I’m feeling nostalgic these days. With my second Inbound Marketing Summit wrapped up, and experiencing my first time at Blog World in Vegas in October, I’m entering November and that means it’s my Twitterversary again. Two years. Damn.
And it’s yet another blog for me. You may notice that janetaronica.com now has a new home on WordPress.org, a new (and anticipated to be evolving) look, and compiled content from three of my blogging ventures over the past two years. Yes, three… Things don’t look perfect on this blog right now and that’s ok. Startup life has taught me that sometimes “done” is better than perfect, and you iterate your product from there. I’m happy to have my domain name and my content here, my Tweet button and Facebook like button installed so you can share it with your friends. There’s a way to subscribe to my content. I’ll add the extra stuff as I go along, but I’m no longer waiting around for myself to figure that stuff out before I blog. It’s a blog. Blogging comes first.
I haven’t done things perfectly in social media. Here’s what I’d do if I started today:
I’d start a blog on WordPress.com. I’d buy my domain name from the beginning and buy whatever amount of money they charge these days for domain re-direction. I’d use the *simplest* theme possible. I would not. I REPEAT: I would not fuss and muss over the look and feel of my blog. I would just start blogging.
A mistake I made in blogging is wasting a lot of time on the look/feel of my blogs and getting frustrated with coding stuff I didn’t understand. I wasted time I could’ve spent writing screwing around with HTML and whatchamacallit and getting no where with it. I’d get the content right before I worried about headers, colors, widgets etc.
Social Health Nut is an example of this. I fussed around so much trying to figure out how I wanted that thing to look that by the time it looked the way I wanted it to, I realized I didn’t even know what I wanted to blog about. So I didn’t blog. #fail
You have to scale. What is priority when it comes to customizing your blog? What matters most? When you are JUST starting, this matters most:
- Tweet Button and Facebook Like Button (so people can share your content)
- RSS button (so people can subscribe to your content)
After I got a good six months of blog-at-least-once-a-week content under my belt, THEN I would move my content over to WordPress.org. There are far more theme options and customizations available with plugins from what I can see so far. Paying for Bluehost and having their customer service people there to bail me out when I jack up my .php stuff is well worth it. You can’t get any help like that when paying WordPress.com for rights to customize the CSS over there.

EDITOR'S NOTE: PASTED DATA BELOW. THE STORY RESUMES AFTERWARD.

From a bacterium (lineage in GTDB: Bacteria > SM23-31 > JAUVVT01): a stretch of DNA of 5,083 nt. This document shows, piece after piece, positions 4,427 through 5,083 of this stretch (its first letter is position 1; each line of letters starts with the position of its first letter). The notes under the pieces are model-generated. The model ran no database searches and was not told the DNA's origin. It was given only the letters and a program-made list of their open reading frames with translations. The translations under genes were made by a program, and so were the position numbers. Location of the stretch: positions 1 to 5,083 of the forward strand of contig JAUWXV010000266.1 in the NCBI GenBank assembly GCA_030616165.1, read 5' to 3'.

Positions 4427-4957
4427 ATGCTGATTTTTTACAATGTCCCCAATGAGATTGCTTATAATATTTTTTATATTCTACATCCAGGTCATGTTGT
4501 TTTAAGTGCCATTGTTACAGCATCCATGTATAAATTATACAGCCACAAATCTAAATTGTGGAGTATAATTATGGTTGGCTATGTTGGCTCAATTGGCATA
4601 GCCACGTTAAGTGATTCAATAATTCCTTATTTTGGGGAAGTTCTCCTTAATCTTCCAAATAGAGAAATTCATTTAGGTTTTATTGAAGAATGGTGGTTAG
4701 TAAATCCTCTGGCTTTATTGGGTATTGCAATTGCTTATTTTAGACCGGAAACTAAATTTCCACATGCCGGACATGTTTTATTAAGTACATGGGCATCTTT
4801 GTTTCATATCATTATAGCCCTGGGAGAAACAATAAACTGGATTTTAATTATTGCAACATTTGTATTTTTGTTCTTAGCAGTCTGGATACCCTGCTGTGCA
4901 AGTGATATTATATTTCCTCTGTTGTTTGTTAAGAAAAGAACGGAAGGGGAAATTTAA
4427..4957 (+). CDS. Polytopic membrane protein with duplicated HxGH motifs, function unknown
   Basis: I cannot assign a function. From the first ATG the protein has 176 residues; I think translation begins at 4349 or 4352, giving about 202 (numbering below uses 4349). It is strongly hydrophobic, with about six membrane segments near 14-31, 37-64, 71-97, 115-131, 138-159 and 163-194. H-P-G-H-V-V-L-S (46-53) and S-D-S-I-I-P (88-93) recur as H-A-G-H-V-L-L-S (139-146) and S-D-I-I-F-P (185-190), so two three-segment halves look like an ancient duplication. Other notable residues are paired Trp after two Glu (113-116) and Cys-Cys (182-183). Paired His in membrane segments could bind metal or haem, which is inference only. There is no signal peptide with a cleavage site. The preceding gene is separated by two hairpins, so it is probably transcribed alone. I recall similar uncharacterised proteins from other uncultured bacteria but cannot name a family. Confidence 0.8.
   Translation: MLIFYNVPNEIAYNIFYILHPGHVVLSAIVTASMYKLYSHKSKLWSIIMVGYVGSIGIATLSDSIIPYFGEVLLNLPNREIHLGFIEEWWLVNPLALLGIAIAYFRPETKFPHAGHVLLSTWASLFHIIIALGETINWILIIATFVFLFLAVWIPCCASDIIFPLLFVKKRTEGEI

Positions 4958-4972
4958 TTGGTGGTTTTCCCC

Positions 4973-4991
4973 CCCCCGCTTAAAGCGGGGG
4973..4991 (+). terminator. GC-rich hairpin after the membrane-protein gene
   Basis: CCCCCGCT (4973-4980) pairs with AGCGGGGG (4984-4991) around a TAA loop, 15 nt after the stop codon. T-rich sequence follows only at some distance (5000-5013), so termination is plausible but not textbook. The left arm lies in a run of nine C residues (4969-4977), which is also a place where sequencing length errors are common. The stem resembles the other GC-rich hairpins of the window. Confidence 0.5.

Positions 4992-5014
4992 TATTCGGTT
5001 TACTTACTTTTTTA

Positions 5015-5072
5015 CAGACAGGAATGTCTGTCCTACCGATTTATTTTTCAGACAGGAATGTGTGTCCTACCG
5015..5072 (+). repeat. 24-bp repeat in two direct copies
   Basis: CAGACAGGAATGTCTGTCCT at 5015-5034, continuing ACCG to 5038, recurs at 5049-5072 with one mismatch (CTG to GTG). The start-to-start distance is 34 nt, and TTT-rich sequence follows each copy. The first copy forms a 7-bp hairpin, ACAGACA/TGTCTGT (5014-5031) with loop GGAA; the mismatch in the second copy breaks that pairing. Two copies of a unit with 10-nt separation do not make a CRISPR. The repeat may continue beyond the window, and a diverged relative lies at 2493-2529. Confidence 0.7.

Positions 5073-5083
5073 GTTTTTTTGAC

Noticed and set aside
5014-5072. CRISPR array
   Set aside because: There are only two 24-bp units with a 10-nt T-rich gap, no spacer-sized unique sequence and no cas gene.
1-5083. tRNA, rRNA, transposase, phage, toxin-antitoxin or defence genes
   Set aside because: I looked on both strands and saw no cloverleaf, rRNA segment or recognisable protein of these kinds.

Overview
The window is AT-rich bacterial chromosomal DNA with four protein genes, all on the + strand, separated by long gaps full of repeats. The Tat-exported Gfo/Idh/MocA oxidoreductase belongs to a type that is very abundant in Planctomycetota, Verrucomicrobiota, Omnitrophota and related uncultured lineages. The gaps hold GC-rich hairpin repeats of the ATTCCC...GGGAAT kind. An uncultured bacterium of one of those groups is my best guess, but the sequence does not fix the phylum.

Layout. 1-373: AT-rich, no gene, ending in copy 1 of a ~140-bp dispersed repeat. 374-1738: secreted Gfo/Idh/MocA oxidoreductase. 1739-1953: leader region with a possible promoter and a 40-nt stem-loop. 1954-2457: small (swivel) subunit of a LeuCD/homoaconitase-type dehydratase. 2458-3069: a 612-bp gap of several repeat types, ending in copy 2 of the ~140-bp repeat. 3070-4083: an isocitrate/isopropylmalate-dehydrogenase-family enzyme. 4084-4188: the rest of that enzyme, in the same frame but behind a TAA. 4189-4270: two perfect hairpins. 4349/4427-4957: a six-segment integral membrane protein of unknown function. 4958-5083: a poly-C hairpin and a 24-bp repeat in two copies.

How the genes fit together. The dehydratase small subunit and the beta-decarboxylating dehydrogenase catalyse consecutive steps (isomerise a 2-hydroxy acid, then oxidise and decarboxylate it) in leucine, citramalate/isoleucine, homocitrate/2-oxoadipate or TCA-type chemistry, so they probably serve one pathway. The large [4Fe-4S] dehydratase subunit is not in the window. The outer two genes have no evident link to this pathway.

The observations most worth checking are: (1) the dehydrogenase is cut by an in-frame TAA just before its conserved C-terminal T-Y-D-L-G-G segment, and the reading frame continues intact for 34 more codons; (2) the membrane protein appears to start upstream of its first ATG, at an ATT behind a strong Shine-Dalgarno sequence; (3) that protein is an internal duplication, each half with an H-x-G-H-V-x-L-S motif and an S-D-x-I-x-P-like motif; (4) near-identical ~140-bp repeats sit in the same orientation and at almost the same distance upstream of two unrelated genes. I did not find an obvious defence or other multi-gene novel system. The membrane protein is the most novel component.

Another option? Just do a Posterous blog. It’s a very simple blogging platform, you can just email your posts to email@example.com and they show up on your site. It’s a change to focus on the content without the distractions of all that other garbage.
Also, remember: You don’t have to do a WordPress blog.
It’s the content that matters, not the platform.
Steve Rubel uses Posterous.
Seth Godin, David Armano, Julia Roy and Greg Verdino all use TypePad.
Hipster Puppies uses Tumblr. Oh, wait…
You get my point. Just start blogging. Not sure what to write about? Talk about how you’re not sure what to write about because you’re just learning about social media. “I’m new to social media and I read this article today and this is what I thought of it.” That’s a legitimate blog post! And my God, this SMD community would find that sort of stuff refreshing coming from someone new to the space, I think. Just start blogging. Go. Go, go go.
And just start Tweeting. That’s what I did two years ago and I’d do it all again. I literally just started asking people how they got their PR jobs in Boston and Tweeted blog posts I read and commented on and found interesting. I still do that, only now I’m asking about advice when it comes to community management and Tweeting/commenting on blog posts related to that. Remember that “don’t talk to strangers” advice you got as a kid? That doesn’t apply to Twitter. Talk to strangers. Lots of them.
Getting on Twitter and blogging changed my life. It changed my career direction and introduced me to amazing friends, mentors and people. It’s been a wild two years. There are things I could have done better, yes. But there is nothing that I would do differently. 🙂